By Lydia Anderson
Fixing Auckland's housing woes isn't impossible, but the "pig-headed" home-owning elite need to let go of their resistance to change, a leading economist says.
A new survey which ranks Auckland the fourth least affordable place in the world to buy a house comes as no surprise to economist Shamubeel Equab, but he says it doesn't have to be like this.
In the latest Demographia Housing Affordability survey released yesterday, the city jumped from ninth to equal fourth in the global rankings in the year to sit alongside Melbourne and San Jose.
Auckland has a median house price of $738,700 while median income is $77,500 giving it a house price-wage multiple of 9.7.
Mr Equab has spoken repeatedly of an emerging "Generation Rent" - young people who cannot afford to buy property and are faced with renting their entire lives.
It's the reality for most in Auckland, he says, unless they have high paying professional jobs, or well-off parents willing to give them a hand - fitting with his theory of a new landed gentry.
"It's really strange because we've never been like that."
He sees the solution as well-planned higher density housing, which would cater to Auckland's need to grow.
"People think of density as this horrible thing, but my vision of Auckland is one more storey across Auckland."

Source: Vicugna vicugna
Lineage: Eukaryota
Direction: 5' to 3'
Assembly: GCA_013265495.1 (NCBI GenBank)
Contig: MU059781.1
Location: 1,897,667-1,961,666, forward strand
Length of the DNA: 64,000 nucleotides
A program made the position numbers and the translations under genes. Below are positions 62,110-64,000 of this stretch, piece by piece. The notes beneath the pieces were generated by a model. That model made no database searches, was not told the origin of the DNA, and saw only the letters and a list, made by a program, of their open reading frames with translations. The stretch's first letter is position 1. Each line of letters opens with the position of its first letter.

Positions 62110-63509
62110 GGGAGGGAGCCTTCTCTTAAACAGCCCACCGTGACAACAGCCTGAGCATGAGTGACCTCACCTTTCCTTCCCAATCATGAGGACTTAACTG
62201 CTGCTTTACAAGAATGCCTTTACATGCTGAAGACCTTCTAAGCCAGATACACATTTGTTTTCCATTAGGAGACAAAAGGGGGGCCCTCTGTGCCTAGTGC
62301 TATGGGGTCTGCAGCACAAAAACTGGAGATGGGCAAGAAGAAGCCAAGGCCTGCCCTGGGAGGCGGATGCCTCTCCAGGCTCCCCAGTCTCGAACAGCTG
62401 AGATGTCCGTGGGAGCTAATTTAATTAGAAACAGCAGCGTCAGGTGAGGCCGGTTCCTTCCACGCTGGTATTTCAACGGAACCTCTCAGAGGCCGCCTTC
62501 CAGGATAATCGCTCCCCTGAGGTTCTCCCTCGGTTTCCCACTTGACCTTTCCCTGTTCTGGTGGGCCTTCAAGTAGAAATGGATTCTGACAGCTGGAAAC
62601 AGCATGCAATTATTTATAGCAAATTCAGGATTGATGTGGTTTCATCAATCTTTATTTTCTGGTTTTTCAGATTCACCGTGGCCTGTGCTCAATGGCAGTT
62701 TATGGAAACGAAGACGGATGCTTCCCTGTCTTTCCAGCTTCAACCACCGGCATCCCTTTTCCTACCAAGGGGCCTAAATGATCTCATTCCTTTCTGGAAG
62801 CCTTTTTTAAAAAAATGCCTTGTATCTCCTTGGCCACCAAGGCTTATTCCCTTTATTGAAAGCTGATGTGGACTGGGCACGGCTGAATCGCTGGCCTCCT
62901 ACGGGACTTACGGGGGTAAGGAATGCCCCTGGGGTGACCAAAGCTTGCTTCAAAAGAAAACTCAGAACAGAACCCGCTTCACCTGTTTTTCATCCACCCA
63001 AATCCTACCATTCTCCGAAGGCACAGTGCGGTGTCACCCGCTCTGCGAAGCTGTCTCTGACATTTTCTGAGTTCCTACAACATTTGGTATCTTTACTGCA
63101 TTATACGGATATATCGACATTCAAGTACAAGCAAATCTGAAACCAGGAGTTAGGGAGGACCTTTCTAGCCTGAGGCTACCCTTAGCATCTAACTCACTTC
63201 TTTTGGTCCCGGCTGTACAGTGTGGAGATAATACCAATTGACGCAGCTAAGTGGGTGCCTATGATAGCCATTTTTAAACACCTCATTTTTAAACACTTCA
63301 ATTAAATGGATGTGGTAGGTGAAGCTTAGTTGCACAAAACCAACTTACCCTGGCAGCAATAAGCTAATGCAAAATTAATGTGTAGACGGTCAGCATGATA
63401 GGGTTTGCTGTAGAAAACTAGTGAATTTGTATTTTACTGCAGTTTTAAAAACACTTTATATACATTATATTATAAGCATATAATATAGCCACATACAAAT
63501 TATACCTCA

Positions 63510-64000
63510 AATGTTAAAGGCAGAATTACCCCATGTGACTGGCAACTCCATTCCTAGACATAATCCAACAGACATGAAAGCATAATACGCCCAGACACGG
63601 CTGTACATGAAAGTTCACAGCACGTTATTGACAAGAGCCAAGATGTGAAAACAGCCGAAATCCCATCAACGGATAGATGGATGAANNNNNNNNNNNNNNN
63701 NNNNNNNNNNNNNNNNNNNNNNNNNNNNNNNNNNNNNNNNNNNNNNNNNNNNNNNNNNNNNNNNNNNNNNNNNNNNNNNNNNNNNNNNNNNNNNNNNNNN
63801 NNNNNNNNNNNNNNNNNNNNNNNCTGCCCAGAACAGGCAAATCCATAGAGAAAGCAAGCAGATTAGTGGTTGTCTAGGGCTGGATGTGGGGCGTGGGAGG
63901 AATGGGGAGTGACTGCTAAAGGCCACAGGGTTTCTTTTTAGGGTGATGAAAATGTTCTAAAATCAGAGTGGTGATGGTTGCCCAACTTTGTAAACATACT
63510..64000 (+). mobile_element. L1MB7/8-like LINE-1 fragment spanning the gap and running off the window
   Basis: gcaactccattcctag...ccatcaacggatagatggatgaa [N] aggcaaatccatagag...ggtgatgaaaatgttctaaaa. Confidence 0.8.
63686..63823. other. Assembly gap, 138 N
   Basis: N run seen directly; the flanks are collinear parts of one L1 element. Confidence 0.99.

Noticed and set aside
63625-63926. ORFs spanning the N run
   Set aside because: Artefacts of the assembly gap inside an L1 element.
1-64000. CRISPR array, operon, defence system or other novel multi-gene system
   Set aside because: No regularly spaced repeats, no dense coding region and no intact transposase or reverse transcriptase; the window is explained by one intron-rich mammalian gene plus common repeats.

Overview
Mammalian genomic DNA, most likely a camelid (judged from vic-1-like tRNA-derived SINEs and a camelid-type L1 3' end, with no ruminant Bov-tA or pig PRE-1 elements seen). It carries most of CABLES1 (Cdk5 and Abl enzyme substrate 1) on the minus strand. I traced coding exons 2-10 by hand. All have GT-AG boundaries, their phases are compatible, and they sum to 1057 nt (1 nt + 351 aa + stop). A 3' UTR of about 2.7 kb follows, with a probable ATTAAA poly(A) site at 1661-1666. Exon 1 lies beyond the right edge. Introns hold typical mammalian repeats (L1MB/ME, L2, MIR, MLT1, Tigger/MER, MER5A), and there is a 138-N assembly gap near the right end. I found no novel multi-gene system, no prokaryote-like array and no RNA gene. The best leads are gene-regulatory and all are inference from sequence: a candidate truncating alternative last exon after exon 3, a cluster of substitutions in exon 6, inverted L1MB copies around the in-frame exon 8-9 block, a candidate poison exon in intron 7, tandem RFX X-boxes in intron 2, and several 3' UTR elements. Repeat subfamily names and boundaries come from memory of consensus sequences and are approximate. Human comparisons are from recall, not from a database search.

However, with political and planning decisions being driven by older, property-owning Aucklanders, change is hard to come by, he said.
"There is a whole bunch of angst in terms of the home-owning elite who are essentially just being really pig-headed and, completely understandably, want to protect what's theirs and what is there now."
By blocking change, the policy makers were shutting their own children and grandchildren out of the Auckland housing market, he said.
"If we can reinstate the idea that a house is actually for people to live in and that it's a basic human right rather than a luxury then we know what kind of policy we have to implement to get it right."
Those leaving Auckland for the provinces were mainly in the 35-45 age bracket, with middle management skills, looking for a cheaper cost of living.
But even for those with well-paying jobs, it was getting harder to afford a house, he said.